Antecedents??? Would you believe I got an A in English in high school. And unless I look it up, I can’t recall the definition of an antecedent. In my defense English class was over forty years ago. And as I said in a previous post, I tend to go with what sounds right. My husband on the other hand can still recall most English rules. Why? Because he’s weird that way. He can recall Spanish grammar rules, as well. Which only goes to show that unlike Algebra we do use grammar in everyday life. And like Algebra if you can’t remember the rules, you can make huge mistakes.
So, let’s review pronoun and antecedents use. And again because I admire Joyce K. Ellis’ grammar prowess, I’ll be referring to her booklet 8 Hidden Hazards of Grammar: Lessons for authors on the snags of the English language.
Let’s state the obvious first. Why? Because, as I said, a few of us out there are term illiterate.
Pronouns are used in place of nouns. (e.g., I, me, he, him, she, her, it, they, them)
The antecedent is the reference point for the pronoun. The word antecedent comes from antecede, synonym for precede. So look for the noun that precedes the pronoun. That noun must match the pronoun.
The pronoun and antecedent must agree in number (singular or plural), gender (male or female) and person (first/second/third.)
Here’s where I quote examples from Joyce’s booklet.
Agreeing in number. A plural antecedent needs a plural pronoun, and singles need singles.
Conflicting: Every conferee (singular) complained about their (plural) lack of time to write.
Better: Every conferee complained about his or her lack of time…
Less cumbersome (both plural): All the conferees complained about their lack of time…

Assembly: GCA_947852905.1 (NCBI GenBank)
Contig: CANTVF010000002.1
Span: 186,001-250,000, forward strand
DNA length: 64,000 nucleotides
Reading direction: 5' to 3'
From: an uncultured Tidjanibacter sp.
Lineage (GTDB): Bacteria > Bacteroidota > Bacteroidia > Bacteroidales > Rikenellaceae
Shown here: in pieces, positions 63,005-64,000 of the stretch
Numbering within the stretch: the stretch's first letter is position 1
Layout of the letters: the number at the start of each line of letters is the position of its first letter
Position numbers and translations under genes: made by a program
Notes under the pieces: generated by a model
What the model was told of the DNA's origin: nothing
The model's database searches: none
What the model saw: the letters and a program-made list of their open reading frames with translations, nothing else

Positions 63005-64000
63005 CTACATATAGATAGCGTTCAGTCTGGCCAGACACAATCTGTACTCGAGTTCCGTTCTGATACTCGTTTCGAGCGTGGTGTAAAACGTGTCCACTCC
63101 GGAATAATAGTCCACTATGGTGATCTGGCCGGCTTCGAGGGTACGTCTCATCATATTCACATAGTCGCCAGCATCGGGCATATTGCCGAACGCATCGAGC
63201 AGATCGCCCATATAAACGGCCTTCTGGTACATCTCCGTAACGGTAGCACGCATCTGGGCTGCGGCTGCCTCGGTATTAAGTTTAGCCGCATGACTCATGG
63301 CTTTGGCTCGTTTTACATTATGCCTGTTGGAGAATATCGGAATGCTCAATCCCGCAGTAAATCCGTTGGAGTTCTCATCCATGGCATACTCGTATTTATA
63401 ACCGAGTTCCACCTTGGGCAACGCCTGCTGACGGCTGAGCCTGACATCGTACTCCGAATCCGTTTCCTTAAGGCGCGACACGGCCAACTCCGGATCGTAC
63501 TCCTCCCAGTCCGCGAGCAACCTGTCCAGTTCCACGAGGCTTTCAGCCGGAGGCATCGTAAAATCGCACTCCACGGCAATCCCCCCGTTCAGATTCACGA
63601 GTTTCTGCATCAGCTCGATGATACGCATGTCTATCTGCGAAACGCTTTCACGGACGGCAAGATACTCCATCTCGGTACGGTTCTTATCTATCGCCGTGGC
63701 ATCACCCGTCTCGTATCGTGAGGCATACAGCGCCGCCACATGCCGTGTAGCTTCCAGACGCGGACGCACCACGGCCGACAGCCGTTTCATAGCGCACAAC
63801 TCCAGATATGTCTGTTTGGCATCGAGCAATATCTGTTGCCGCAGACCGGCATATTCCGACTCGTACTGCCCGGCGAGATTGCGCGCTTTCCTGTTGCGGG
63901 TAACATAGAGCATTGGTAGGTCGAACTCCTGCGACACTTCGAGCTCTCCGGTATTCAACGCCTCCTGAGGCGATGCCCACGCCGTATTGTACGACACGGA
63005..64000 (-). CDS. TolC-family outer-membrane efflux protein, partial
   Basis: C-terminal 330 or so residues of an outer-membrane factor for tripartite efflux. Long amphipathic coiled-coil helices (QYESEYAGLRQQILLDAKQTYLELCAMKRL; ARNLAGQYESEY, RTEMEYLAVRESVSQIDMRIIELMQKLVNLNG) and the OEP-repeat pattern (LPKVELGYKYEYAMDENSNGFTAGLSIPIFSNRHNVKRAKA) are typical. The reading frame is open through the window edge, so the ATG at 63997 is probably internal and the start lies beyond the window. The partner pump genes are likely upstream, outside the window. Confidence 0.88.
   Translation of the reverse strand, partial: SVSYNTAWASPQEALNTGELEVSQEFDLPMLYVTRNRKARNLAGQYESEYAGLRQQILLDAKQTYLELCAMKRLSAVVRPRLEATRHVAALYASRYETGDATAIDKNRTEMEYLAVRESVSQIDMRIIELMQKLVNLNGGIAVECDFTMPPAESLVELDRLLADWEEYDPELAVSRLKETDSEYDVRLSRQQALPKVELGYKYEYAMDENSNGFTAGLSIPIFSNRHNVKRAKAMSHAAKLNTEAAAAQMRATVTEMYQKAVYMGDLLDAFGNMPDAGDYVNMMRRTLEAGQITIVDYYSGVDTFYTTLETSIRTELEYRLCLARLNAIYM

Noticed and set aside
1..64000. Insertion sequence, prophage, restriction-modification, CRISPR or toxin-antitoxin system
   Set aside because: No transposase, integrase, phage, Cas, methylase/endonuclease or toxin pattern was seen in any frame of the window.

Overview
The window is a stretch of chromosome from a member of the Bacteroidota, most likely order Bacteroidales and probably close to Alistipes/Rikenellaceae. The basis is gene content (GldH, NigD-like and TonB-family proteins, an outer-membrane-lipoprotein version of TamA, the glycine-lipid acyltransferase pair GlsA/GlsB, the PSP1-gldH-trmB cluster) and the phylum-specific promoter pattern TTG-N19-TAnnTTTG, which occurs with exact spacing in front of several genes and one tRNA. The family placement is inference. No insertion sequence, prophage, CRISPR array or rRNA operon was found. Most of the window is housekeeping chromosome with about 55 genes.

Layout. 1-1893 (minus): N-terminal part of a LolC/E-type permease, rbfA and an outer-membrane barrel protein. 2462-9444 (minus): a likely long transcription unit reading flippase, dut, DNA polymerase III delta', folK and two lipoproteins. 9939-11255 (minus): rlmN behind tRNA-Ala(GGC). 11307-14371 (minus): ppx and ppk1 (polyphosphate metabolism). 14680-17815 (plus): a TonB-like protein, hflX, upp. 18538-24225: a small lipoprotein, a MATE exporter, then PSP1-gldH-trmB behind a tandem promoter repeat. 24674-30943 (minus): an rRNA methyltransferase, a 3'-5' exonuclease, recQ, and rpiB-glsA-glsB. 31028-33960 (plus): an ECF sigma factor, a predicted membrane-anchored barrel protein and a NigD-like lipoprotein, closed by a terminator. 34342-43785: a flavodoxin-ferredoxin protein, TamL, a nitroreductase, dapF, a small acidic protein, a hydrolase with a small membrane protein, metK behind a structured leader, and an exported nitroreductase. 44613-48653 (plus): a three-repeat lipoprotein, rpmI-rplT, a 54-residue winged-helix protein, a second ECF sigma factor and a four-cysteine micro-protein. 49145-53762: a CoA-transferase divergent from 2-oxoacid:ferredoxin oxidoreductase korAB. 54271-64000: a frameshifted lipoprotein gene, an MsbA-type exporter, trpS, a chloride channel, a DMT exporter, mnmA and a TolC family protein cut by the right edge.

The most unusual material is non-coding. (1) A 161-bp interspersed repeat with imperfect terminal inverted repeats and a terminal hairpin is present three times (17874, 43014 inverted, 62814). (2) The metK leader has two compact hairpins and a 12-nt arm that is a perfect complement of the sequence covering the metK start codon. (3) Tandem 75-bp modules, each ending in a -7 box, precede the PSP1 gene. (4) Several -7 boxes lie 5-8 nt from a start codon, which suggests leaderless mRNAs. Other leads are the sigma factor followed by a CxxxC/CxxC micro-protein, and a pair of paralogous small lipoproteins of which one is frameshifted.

Agreeing in gender: Make sure the gender of the pronoun matches the gender of the antecedent:
Not right: Nick maintained his yacht (antecedent) meticulously, polishing her (feminine pronoun) brass railings and waxing its (neutral pronoun) newly painted deck.
We need consistent pronouns. Since a yacht is referred to as a she, polishing her is correct but we also need to wax her.
Agreeing in “person.” Remain consistent, referring to first person (me, my) second person (you), or third person (he, him, they, them):
Incorrect: When writers (third person) work hard and keep getting rejection slips, we (first person) can get discouraged.
Correct: When writers work hard…they can get discouraged.
Also correct: When we work hard…we can get discouraged.
Again the greater the distance between pronoun and antecedent, the more likely we’ll make an “agreement” error.
Bottom line: Make sure your pronouns and their antecedents “get along.”
You know the drill. Go back to your manuscript to be sure your pronoun and antecedent are in agreement.
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